Transcript: Cancer-Fighting Berries
Admittedly, this ranking of foods simply by antioxidant level is an oversimplification. As reviewed recently in the Annals of the NY Academy of Sciences: “From Beans to Berries and Beyond: Teamwork between Plant Chemicals for Protection of Optimal Health.” Not only may phytonutrients work together; many have healthful properties beyond just their antioxidant power. For example, berries have antiproliferative effects on cancer cells—they can slow down cancer growth. These are the cervical cancer cells that killed this woman, Henrietta Lacks, 58 years ago, and they’re still growing, still multiplying, nearly six decades later. And adding an extract of blueberries to her cancer cells doesn’t seem to matter much. The cancer cells are still steaming away at about 100% growth.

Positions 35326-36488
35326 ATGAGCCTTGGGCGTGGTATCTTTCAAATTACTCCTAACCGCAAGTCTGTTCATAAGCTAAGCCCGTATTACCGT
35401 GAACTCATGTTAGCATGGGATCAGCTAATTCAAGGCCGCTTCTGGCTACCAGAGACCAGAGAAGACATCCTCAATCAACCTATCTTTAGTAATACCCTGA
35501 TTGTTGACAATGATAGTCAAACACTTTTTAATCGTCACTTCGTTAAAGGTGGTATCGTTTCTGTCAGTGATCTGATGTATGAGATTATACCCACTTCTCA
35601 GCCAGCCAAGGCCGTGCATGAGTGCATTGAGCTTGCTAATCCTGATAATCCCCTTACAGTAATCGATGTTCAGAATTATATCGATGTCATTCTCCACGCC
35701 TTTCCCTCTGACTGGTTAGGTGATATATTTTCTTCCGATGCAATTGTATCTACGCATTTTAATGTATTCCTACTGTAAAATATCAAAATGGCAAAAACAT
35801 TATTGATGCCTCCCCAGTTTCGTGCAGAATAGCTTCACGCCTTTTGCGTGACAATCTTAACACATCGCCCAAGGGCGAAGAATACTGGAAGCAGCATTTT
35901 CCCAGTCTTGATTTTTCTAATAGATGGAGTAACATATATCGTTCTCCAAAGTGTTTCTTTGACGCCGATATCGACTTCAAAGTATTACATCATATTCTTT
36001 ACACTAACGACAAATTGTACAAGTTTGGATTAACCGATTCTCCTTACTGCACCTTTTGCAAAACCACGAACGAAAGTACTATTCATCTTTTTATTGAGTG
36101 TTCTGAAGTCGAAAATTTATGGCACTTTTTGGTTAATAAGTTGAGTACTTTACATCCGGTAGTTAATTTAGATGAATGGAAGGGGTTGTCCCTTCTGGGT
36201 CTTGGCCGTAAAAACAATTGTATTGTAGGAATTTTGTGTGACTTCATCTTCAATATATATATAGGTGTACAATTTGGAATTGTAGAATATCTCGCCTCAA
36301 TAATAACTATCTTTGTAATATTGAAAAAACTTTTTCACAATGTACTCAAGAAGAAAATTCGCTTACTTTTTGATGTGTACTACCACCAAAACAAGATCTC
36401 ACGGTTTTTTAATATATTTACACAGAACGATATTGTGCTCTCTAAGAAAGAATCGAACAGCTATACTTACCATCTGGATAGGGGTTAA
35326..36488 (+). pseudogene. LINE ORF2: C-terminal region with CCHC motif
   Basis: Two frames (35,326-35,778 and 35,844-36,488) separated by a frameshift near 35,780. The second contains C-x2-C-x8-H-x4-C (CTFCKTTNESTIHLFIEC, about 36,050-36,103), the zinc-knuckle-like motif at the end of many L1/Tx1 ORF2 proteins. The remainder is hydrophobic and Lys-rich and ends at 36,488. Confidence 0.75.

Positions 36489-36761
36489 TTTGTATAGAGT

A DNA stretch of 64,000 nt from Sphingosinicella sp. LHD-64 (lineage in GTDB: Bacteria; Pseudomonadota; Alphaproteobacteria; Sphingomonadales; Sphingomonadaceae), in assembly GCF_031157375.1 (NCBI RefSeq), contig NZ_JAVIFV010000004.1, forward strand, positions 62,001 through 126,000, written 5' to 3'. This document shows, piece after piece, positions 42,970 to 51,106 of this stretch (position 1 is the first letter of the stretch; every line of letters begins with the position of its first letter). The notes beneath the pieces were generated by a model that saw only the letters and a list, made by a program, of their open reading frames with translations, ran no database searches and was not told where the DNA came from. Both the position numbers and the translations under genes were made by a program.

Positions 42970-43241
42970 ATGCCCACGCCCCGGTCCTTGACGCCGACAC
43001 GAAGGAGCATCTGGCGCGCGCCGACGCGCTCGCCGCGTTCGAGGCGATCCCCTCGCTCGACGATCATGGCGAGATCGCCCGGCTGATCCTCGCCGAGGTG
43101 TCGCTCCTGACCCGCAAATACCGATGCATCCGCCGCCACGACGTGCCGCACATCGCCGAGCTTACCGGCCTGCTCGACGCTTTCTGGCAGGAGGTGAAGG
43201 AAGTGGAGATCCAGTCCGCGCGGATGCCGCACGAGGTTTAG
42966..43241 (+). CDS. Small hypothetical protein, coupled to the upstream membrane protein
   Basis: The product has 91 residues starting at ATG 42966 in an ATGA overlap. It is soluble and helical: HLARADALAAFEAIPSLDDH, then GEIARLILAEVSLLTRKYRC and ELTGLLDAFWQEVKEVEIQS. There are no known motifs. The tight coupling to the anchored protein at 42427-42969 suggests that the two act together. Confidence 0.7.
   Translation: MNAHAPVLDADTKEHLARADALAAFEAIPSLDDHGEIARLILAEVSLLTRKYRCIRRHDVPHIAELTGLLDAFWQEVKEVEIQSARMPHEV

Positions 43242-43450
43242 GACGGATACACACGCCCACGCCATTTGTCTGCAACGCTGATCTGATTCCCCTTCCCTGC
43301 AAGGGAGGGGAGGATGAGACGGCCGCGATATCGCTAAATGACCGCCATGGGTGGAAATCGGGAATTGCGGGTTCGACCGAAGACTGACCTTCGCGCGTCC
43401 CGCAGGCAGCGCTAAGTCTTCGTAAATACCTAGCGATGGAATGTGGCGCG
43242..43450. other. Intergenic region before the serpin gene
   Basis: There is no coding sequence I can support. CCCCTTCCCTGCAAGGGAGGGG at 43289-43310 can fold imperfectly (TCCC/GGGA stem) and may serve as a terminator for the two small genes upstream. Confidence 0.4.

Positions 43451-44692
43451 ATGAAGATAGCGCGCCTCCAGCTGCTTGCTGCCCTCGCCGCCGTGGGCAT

But look what these other fruits can do. Raspberries cut the growth in half, and strawberries blocked cancer growth by almost 75%. And the higher the strawberry dose, the more the cancer is inhibited. But which works better, conventional strawberries or organic strawberries? At every single concentration, and in every single variety, organic beat out conventional. Remember, lower growth is better. And this was for both human colon cancer cells, and human breast cancer cells.
We don’t have to necessarily eat the berries themselves for their benefits; we can eat the liver, eyes, or brains of berry-fed pigs. But, I’d stick with the berries.
To see any graphs, charts, graphics, images, and quotes to which Dr. Greger may be referring, watch the above video. This is just an approximation of the audio contributed by Dianne Moore.
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